Cost to the taxpayer seems to be the latest target for protesters when Pope Benedict comes to town. After a lively debate about the price the public had to pay for his visit to Britain in September, Spanish protesters have picked up the torch with complaints about the estimated 3.7 million to 5 million euros the state will spend on logistics and security for the pope. And this at a time when Spain is burdened with 20 percent unemployment and is struggling to emerge from recession and austerity measures that have slashed public sector wages.
(Photo: The Sagrada Familia church, with chairs outside for the consecration Mass celebrated by Pope Benedict on Saturday, 5 Nov 2010/Albert Gea)
For decades tourists have visited the twisting spires of Barcelona’s iconic Sagrada Familia church, but 128 years after construction began Catholic faithful will worship there for the first time on Sunday.
(Photo: Bishops at Mass marking the end of the synod of bishops from the Middle East in St. Peter’s Basilica at the Vatican October 24, 2010/Alessia Pierdomenico)
Pope Benedict called on Islamic countries in the Middle East on Sunday to guarantee freedom of worship to non-Muslims and said peace in the region was the best remedy for a worrying exodus of Christians.
By Josie Cox
What’s a journalist supposed to do with a successful author who declares that his next book about Pope Benedict will “go down in history” — but refuses to give any details of what’s in it?
With Christianity dwindling in its Middle Eastern birthplace, Pope Benedict has convened Catholic bishops from the region to debate how to save its minority communities and promote harmony with their Muslim neighbours.
Franciscan Father David Jaeger is one of the Roman Catholic Church’s most authoritative experts on the Middle East. Until a few weeks ago, he was the delegate of the Franciscan Custody of the Holy Land in Rome. A convert from Judaism who became a Roman Catholic priest in 1986, he is a noted canon lawyer. He was part of the Vatican team that negotiated diplomatic relations with Israel in 1994 and is part of the Vatican team that is still ironing out the final subsidiary details of that accord. He spoke to Reuters and Reuters Television about the upcoming Mideast synod in the atrium of Antonianum University in Rome. Here is a transcript of parts of the conversation.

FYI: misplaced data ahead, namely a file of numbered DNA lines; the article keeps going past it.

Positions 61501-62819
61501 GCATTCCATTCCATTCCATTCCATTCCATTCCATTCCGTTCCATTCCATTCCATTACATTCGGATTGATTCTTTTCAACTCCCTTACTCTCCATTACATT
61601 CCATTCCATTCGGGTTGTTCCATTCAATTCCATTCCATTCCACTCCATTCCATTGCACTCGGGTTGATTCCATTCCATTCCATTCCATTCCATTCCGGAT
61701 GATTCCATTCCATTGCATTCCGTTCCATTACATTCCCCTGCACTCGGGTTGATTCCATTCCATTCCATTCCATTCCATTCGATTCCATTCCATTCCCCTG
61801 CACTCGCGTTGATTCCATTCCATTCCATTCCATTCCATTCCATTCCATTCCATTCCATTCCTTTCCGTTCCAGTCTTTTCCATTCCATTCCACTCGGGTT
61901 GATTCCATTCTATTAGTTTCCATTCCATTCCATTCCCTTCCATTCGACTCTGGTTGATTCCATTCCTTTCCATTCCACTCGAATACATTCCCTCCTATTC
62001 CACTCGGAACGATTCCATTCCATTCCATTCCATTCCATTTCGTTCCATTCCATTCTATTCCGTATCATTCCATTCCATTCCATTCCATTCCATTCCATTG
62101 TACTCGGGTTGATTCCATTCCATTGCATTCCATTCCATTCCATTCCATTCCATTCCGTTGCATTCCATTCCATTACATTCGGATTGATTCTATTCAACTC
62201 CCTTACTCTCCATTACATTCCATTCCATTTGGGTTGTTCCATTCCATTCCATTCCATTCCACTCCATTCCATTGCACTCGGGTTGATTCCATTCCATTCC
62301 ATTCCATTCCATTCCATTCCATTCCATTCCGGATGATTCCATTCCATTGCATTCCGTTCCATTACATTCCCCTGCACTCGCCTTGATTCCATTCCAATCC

(Photo: Family and friends mourn a Christian student killed in attack on Iraq’s Christian minority in Mosul, May 11, 2010/Khalid al-Mousuly)
Bassam Hermiz has slashed prices to clear his stock of electrical appliances, close his shop and join many thousands of other Iraqi Christians abroad. Once numbering some 750,000 in this mainly Muslim country of 30 million, Christians have been trapped in the crossfire of sectarian strife ignited after the U.S.-led invasion that toppled Saddam Hussein’s secular dictatorship in 2003.
Pope Benedict said on Sunday the Mafia represented “a path of death” that Sicily’s young should shun but he dismayed activists who said he was too timid and should have given the crime group a moral hammering.
The Russian Orthodox Church said on Tuesday there was no “breakthrough” at a Catholic-Orthodox theological dialogue meeting in Vienna last week that ended with reports of promising progress on the thorny issue of the role of the Catholic pope. The statement may be more interesting for what it doesn’t say than what it does. It’s not clear which reports Metropolitan Hilarion of Volokolamsk, the “foreign minister” of the Moscow Patriarchate, was referring to when he said that “contrary to allegations in the press, the Orthodox-Catholic Commission meeting in Vienna has made no ‘breakthrough’ whatsoever.”